PORTLAND, Ore. (CNS) — Deacon Jose Montoya stares in horror. What if the vicious surprise punch had hit an elderly monk instead of on his own face? Such a blow might have killed a frailer man. And what if the attacker had wielded a knife or a gun?
Deacon Montoya, a permanent deacon assigned to St. Peter Parish in Newberg, works full time as physical plant manager for Our Lady of Guadalupe Trappist Abbey near Lafayette.
On the morning of July 1, he was supervising a landscape crew next to the abbey church. He and the workers had noticed a stocky muscular man walk past and into the house of prayer, like dozens of worshippers do every day. But when the visitor came out minutes later, he silently walked behind Deacon Montoya, who turned just as the man threw a hard punch. The fist smashed into the deacon’s left eyebrow and sent him off balance.
The 31-year-old puncher did not run, but stood his ground defiantly. In a natural reaction, the 52-year-old deacon put up his fists to defend himself, even as he asked the silent puncher to explain himself. A fistfight ensued, with the deacon pushing the man to the ground and then falling himself. The attacker leapt to his feet and started kicking the deacon furiously.
When Deacon Montoya got up, the man ran toward an abbey building that guests and monks frequent.
The deacon pursued the man and tackled him among some shrubs. Eventually, the shocked landscapers came to help and held the man down. He thrashed and shouted in Spanish that the devil had told him to throw the punches.
Deacon Montoya kept one hand on the man and used the other to call police. In nine minutes, five Yamhill County Sherriff’s squad cars arrived. Officers identified the intruder as Milton Martinez Carmona, an area resident, who was on probation for leading police on a high-speed chase over a road that was not yet open in 2017. Recently, he broke the windows of his parents’ home with a metal pipe and was convicted of groping female employees at a McDonald’s restaurant.
Carmona, who has a history of not showing up for court appearances, appears to suffer from mental illness and addiction to methamphetamines.
For the abbey attack, Carmona was charged with misdemeanor assault.
“In a way I am glad that I am the one who was attacked,” Deacon Montoya told the Catholic Sentinel, newspaper of the Archdiocese of Portland. “We have so many volunteers, elderly people who come for retreats, elderly monks. What if he had hit one of the brothers, one of the priests? That would be devastating.”
Social media trolls have attacked Deacon Montoya, claiming he should have turned the other cheek as Jesus taught. On the other end of the spectrum, fellow deacons have teased him in a friendly and admiring way, calling him “The Deaconator.”
He takes it all in stride. But he is a gentle man, and his violent, defensive response troubles him even though he knows it was the right thing to do under the circumstances.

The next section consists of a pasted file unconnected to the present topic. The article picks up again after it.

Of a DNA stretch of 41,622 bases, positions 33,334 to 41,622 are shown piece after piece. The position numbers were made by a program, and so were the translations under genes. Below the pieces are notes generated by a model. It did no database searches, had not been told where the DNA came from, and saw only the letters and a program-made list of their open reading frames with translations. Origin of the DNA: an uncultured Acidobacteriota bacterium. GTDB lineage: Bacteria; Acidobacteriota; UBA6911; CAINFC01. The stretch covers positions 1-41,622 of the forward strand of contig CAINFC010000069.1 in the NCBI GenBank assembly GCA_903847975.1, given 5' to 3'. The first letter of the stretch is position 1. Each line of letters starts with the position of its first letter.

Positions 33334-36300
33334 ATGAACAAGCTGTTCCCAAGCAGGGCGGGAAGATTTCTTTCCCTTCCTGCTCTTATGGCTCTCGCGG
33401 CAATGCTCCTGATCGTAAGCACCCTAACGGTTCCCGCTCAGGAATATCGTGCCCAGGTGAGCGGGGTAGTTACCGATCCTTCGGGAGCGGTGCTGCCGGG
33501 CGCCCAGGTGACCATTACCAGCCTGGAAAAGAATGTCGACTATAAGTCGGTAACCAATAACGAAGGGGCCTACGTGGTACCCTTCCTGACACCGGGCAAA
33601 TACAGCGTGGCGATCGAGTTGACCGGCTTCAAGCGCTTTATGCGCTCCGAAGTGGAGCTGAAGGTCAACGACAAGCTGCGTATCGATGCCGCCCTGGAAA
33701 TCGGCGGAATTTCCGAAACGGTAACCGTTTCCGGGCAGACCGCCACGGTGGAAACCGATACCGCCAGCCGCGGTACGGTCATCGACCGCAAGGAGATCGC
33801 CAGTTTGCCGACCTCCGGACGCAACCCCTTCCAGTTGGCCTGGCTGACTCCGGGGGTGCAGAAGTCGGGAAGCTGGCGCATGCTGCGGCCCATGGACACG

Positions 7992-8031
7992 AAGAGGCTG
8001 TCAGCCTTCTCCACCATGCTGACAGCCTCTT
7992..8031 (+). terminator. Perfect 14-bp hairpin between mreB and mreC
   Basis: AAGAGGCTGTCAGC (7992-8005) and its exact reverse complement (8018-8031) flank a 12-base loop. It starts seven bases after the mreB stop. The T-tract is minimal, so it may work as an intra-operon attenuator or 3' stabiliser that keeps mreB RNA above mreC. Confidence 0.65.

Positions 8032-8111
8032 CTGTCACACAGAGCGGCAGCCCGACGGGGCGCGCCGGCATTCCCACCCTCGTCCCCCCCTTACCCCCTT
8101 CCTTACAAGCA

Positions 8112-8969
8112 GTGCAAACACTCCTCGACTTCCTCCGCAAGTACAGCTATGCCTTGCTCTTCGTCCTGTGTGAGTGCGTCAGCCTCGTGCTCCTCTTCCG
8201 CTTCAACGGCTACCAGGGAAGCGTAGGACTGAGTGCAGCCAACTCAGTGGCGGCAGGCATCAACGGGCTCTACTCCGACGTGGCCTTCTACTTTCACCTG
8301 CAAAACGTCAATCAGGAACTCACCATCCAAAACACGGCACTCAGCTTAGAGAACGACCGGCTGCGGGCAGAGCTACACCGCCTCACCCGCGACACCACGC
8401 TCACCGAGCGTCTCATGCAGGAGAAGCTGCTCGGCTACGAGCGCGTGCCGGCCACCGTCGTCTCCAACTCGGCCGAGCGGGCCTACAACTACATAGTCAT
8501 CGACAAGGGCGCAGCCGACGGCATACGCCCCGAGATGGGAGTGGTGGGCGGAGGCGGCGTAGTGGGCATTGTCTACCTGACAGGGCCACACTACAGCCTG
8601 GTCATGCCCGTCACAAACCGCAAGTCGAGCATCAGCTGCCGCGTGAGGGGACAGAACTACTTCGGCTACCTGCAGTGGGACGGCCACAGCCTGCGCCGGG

“My reaction was different than what I expected as a deacon, as a man of the church,” he said. “I feel like in a way, oh my goodness, I shouldn’t have reacted that way. But it takes over. The adrenaline rush — it just went.”
For the first two nights after the attack, he could not sleep, agonizing over what he did.
Deacon Montoya wants people to know that he had no intention to hurt Carmona, just to subdue him for everyone’s safety. “In reality, my intention was to protect myself and I wanted to stop the threat.”
He has thought a lot about Jesus’ admonition to turn the other cheek. “I know Jesus would do it because he is perfect, but I am not perfect,” he said.
The night of the assault, he settled down as usual with his wife to pray the Liturgy of the Hours. They prayed especially hard for Carmona.
“Deacon Jose’s quick thinking and strong response to bring a dangerous situation safely to a close may well have protected others who were at the abbey,” said Deacon Brian Diehm, director of the Office for the Diaconate at the Archdiocese of Portland.
The July 1 assault is the latest in a two-year string of incidents at the abbey, 2.5 miles north of Highway 99. Transients have sought to live in the parking lot, one in a stolen rental truck, and mentally ill people have wandered into the church. One vandal entered a confessional and marked the walls and a Bible with graffiti accusing the pope and the monks of being pedophiles.
The monks have a keen sense of hospitality and don’t make much fuss about the troubles. They leave their 1,300-acre grounds open to hikers, as many as 50 per day. But Deacon Montoya said that some visitors lack respect, leaving garbage and failing to clean up after their dogs. Poachers have hunted on the land, with some gunmen shooting signs.
Conversations are underway at the abbey about better security, with the July 1 attack providing urgency to the topic.
Langlois is managing editor of the Catholic Sentinel, newspaper of the Archdiocese of Portland.
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